SOLON Residential buildings

Solar technology FAQs:

What is photovoltaics?

Photovoltaics is the direct conversion of solar energy into electric current using solar cells.

How do photovoltaics work?

When light strikes a solar cell, it creates an electric voltage between the surface facing the light and the surface turned away from the light. When the electric circuit is closed, electric current flows. (Source: DGS)

What does a solar power system consist of?

The base unit of a PV system is the solar module. Several modules are connected to a solar generator. Because the generator creates direct current, it requires an inverter to convert the direct current into alternating current for standard electrical applications. The electricity is then fed into the public power grid via a meter.

What is a module made of?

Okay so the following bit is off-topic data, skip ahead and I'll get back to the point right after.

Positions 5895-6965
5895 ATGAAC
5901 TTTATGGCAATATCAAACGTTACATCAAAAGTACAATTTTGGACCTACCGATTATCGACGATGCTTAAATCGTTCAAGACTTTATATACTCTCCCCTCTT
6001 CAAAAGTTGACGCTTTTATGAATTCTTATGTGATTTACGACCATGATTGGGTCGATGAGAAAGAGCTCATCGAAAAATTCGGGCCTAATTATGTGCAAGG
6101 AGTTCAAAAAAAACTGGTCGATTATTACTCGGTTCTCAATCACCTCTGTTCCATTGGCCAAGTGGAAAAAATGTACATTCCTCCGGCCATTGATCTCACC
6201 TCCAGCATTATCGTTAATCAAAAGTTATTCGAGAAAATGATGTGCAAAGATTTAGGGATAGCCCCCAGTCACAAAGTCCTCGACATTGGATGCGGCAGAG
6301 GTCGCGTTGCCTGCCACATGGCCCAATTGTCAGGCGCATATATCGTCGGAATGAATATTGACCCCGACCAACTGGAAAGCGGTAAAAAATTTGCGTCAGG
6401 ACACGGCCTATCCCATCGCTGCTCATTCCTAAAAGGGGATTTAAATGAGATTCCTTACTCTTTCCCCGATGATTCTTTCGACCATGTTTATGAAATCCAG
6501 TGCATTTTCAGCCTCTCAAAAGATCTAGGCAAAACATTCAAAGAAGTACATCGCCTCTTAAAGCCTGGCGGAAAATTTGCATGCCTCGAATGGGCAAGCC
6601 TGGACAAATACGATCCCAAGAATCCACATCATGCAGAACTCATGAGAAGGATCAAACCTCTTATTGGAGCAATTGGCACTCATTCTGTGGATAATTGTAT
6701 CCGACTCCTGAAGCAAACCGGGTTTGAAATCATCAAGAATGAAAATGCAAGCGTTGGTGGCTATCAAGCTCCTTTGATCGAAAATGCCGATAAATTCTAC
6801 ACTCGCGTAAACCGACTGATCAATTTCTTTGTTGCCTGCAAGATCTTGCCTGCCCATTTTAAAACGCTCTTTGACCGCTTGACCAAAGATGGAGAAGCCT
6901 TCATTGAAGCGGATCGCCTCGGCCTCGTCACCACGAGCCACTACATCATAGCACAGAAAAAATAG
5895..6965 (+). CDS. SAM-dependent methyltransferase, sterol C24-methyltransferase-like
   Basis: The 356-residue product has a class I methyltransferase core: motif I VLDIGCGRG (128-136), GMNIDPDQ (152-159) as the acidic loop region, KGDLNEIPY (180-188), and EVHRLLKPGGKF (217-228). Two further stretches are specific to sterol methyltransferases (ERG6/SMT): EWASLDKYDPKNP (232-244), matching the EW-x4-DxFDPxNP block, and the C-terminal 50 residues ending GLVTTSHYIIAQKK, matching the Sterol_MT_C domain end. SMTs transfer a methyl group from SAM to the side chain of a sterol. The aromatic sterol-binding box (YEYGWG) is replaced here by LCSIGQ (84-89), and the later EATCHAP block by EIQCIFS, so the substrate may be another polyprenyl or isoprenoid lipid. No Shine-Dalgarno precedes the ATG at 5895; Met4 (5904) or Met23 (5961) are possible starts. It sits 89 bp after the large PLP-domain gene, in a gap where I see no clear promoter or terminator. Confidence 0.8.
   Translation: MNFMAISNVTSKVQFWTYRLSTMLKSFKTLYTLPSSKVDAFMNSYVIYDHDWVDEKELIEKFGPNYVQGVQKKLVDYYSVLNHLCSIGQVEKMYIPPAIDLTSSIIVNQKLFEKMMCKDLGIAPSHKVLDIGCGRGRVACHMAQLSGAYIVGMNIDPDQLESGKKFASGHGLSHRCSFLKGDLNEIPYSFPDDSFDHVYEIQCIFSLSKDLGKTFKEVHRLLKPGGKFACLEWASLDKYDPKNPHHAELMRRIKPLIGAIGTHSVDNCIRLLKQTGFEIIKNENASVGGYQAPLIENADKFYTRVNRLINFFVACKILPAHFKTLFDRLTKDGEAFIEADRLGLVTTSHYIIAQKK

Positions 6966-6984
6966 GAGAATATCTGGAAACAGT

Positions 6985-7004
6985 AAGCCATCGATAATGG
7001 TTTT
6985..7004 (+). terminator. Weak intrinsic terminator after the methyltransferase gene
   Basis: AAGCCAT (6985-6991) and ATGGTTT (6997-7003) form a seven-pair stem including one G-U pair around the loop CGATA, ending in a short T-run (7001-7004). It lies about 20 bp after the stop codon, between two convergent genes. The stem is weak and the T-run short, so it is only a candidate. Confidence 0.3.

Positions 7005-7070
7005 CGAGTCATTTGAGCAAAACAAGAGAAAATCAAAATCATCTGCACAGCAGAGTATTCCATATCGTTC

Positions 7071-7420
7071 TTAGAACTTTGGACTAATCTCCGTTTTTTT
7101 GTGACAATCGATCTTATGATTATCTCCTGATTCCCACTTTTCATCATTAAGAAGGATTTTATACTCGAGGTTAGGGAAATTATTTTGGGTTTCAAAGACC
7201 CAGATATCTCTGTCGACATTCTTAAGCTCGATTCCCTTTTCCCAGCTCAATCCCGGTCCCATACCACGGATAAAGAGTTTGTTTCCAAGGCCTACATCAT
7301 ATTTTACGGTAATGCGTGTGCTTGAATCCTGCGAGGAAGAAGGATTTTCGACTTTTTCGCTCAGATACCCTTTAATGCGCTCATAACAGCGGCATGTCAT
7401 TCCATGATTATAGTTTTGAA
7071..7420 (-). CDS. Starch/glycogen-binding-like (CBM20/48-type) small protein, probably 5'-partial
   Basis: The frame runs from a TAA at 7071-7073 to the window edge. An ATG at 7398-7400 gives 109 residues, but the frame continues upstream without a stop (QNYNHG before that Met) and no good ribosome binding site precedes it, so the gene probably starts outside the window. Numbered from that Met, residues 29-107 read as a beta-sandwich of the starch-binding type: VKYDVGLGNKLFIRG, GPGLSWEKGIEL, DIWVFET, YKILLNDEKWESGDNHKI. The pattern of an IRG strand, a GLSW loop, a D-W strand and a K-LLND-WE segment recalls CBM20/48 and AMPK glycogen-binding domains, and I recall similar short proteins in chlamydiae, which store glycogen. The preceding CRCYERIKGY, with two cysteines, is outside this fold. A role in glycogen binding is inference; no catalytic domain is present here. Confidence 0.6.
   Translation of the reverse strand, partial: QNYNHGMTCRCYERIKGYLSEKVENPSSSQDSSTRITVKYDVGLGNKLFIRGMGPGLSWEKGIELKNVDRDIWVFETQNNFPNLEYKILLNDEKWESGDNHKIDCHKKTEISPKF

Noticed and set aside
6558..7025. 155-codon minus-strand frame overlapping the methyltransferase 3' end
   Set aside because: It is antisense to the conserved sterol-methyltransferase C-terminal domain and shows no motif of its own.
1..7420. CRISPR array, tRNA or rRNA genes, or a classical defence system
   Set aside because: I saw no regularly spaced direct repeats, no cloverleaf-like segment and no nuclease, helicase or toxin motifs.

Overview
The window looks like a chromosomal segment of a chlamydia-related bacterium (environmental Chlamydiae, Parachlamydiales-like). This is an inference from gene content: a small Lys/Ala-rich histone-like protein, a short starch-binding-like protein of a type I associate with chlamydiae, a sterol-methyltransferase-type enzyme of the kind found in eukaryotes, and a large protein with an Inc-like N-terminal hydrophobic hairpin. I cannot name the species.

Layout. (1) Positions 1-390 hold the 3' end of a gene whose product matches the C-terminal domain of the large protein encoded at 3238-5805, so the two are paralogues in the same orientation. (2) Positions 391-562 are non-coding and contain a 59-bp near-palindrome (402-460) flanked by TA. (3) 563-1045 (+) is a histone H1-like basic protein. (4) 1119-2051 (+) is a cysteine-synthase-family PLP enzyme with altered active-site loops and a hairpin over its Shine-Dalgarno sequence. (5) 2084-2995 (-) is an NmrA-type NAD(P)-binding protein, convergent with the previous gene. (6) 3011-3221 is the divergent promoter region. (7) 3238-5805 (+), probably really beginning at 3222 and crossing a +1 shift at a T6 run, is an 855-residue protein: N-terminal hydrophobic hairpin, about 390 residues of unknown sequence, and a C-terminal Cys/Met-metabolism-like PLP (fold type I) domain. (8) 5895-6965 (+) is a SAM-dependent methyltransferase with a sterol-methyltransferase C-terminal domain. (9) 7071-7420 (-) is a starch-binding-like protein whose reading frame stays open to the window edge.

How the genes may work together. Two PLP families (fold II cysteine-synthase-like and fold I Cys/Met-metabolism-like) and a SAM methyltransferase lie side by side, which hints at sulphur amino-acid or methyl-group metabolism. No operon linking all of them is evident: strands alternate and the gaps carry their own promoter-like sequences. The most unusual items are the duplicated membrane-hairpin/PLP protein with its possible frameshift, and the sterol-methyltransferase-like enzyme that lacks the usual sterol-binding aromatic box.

The main components of the modules are the solar cells. Several of these cells are combined into one module. The module is then laminated in a plastic layer and framed between a glass cover plate and a rear panel.

What steps are involved in the value creation chain for module creation?

Silicon raw material is derived from silicon-rich rock (e.g. sand). The silicon is melted to form blocks known as ingots. The ingots are then cut into paper-thin discs called wafers. The wafers are then used to make solar cells that form the main constituent of module production.

What kinds of PV systems are there?

In general, there are two different kinds of systems:

1. Structure
The most common type of mounting is the rooftop installation. This method makes particularly efficient use of space. Further mounting options include rooftop integration and building integrated systems.

2. Freestanding
Freestanding plants are systems that are mounted on the ground. The modules can be fixed or installed so that they track the sun.

How is a photovoltaic system different from a solar thermal system?

Instead of generating electricity from sunlight, a solar thermal system generates heat in the form of hot water or heat energy.


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